- Guilty marketers are those who knowingly operating in a suboptimal fashion. This doesn’t necessarily mean that their intent is bad, but perhaps they lack the tools they need or simply don’t understand how their own quirks and behaviors impact their abilities as a marketer.
- Hopeful marketers, in contrast, hope their efforts are positively impacting the business, but lack the evidence to be sure.
- Clueless marketers should know better, but no one has yet stated the obvious.
The 7 Alleged Counts of Marketing Guilt
How can you recognize these marketing mishaps in yourself or those you work with? Here are the seven alleged counts of marketing guilt, according to Chertudi:
- Lack of clear strategy and objectives. If we don’t have a clear understanding of what our objectives are, nothing else matters. We need to be able to quantify our results and know how they stack up against other tactics.
- Sloppy in our efforts to track and measure. If you use a bid management tool that’s not tied in with analytics and you’re not using one as a system of record to override the others, you’re double-counting.
- Assuming too much. Conversion rates to close customers – lifetime value of customers using continuity models – if you don’t know the answers, you’re assuming a lot.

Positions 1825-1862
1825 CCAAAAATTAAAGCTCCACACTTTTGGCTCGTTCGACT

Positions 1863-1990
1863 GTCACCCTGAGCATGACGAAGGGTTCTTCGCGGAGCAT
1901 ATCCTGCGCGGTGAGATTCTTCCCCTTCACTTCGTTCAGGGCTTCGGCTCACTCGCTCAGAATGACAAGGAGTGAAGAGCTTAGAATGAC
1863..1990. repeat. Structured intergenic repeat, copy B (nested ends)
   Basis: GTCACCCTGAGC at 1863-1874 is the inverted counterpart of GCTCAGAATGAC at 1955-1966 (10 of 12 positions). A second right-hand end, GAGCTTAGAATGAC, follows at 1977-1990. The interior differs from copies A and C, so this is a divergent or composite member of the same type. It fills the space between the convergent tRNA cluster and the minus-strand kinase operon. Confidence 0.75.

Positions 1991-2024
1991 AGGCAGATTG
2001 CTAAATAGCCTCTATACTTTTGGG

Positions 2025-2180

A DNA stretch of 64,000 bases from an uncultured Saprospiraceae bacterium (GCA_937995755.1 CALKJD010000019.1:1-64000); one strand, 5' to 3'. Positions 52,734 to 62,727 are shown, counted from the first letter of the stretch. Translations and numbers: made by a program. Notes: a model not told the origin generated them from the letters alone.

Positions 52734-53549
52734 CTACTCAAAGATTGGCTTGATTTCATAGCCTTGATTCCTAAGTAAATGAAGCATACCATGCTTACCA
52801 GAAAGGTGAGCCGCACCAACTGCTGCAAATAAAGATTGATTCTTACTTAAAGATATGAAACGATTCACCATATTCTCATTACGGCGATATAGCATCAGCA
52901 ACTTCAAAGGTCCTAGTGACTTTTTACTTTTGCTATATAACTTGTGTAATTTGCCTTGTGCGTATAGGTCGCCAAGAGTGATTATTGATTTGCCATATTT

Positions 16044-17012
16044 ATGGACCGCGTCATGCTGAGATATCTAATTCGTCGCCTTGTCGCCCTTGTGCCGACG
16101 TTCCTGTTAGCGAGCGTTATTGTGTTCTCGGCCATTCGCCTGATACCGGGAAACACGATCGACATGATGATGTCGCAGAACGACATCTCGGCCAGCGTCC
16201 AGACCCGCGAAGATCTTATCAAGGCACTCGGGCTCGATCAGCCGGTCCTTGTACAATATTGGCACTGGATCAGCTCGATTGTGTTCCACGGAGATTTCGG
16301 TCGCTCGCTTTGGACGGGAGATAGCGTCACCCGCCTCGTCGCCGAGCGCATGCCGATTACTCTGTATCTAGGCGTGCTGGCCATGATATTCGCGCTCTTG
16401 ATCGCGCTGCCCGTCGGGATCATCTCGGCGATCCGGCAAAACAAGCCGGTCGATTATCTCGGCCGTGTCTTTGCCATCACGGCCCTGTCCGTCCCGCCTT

- Too much art/right brain. How many of us have heard that the higher-ups just don’t like a concept? We can’t get wrapped up or carried away in this side of it. It’s still important to optimize and test regularly.
- Too much science, too much left brain. We have to be careful about how we present ourselves to customers and how we represent brands. Just because something works, this doesn’t mean it’s the right thing to do. Your brand is so much more than your logo and all actions must keep this in mind.
- Short-term vs Long-term Oriented. Don’t make customers jump through hoops to accomplish short-term goals. We have to ensure that what we do in marketing doesn’t hurt the brand as a whole.
- Authenticity. What is it that your brand represents? What is your value proposition?
Top 3 Reasons for Being Clueless